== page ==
1. "The world is very different now. For man holds in his mortal hands the power to abolish all forms of human poverty and all forms of human life. And yet the same revolutionary beliefs for which our forebears fought are still at issue around the globe — the belief that the rights of man come not from the generosity of the state, but from the hand of God.
We dare not forget today that we are the heirs of that first revolution. Let the word go forth from this time and place, to friend and foe alike, that the torch has been passed to a new generation of Americans — born in this century, tempered by war, disciplined by a hard and bitter peace, proud of our ancient heritage — and unwilling to witness or permit the slow undoing of those human rights to which this Nation has always been committed, and to which we are committed today at home and around the world."
2. "Finally, to those nations who would make themselves our adversary, we offer not a pledge but a request: that both sides begin anew the quest for peace, before the dark powers of destruction unleashed by science engulf all humanity in planned or accidental self-destruction.
We dare not tempt them with weakness. For only when our arms are sufficient beyond doubt can we be certain beyond doubt that they will never be employed. "
3. "So let us begin anew — remembering on both sides that civility is not a sign of weakness, and sincerity is always subject to proof."
4. "In your hands, my fellow citizens, more than in mine, will rest the final success or failure of our course. Since this country was founded, each generation of Americans has been summoned to give testimony to its national loyalty. The graves of young Americans who answered the call to service surround the globe.
Now the trumpet summons us again — not as a call to bear arms, though arms we need; not as a call to battle, though embattled we are — but a call to bear the burden of a long twilight struggle, year in and year out, "rejoicing in hope, patient in tribulation" — a struggle against the common enemies of man: tyranny, poverty, disease, and war itself.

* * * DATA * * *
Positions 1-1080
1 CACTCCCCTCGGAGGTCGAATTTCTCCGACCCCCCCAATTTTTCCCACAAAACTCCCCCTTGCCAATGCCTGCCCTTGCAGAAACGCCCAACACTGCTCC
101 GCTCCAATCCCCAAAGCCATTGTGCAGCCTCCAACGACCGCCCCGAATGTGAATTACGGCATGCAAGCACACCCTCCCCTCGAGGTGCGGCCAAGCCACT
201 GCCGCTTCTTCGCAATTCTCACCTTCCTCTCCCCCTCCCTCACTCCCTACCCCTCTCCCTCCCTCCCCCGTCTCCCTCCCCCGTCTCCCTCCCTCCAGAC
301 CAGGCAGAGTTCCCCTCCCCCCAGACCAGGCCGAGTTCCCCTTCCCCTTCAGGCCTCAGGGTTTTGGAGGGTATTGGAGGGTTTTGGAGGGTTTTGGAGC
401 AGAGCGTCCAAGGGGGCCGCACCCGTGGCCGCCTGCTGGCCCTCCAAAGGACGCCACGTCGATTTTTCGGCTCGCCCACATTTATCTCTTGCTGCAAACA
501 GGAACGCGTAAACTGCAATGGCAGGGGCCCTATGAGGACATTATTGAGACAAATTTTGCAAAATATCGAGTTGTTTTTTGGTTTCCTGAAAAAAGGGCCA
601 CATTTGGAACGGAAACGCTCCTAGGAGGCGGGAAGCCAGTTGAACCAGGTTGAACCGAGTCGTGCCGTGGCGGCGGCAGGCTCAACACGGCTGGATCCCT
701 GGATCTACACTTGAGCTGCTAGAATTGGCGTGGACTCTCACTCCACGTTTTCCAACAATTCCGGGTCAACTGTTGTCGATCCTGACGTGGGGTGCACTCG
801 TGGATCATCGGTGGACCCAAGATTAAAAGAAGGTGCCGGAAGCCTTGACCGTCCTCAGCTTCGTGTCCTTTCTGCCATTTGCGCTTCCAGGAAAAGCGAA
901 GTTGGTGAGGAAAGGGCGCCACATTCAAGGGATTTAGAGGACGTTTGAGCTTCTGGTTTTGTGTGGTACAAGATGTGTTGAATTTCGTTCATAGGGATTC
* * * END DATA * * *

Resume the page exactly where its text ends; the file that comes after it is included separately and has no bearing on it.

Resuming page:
Can we forge against these enemies a grand and global alliance, North and South, East and West, that can assure a more fruitful life for all mankind? Will you join in that historic effort?
In the long history of the world, only a few generations have been granted the role of defending freedom in its hour of maximum danger. I do not shank from this responsibility — I welcome it. I do not believe that any of us would exchange places with any other people or any other generation. The energy, the faith, the devotion which we bring to this endeavour will light our country and all who serve it — and the glow from that fire can truly light the world.
And so, my fellow Americans: ask not what your country can do for you — ask what you can do for your country."
Our current President governs from what is almost a completely opposite point of view. His mantra is not to ask what you can do for your country, but how much you can ask for from your country. He pushes a sense of entitlement, as does the entire political left, which is exactly the opposite of JFK's theme.
So, how and why was JFK wrong about so many things? To the Democratic party today his inaugural speech would have been heresy. The rights of man coming from God and not the government? Asking people to serve rather than to be served by their government? Understanding that we dare not tempt our enemies by showing weakness, political or military, and understanding that the cost of freedom requires both economic and personal sacrifice? How do these concepts fit into the liberal philosophy today? I can't see these concepts being put forward anywhere by the left."
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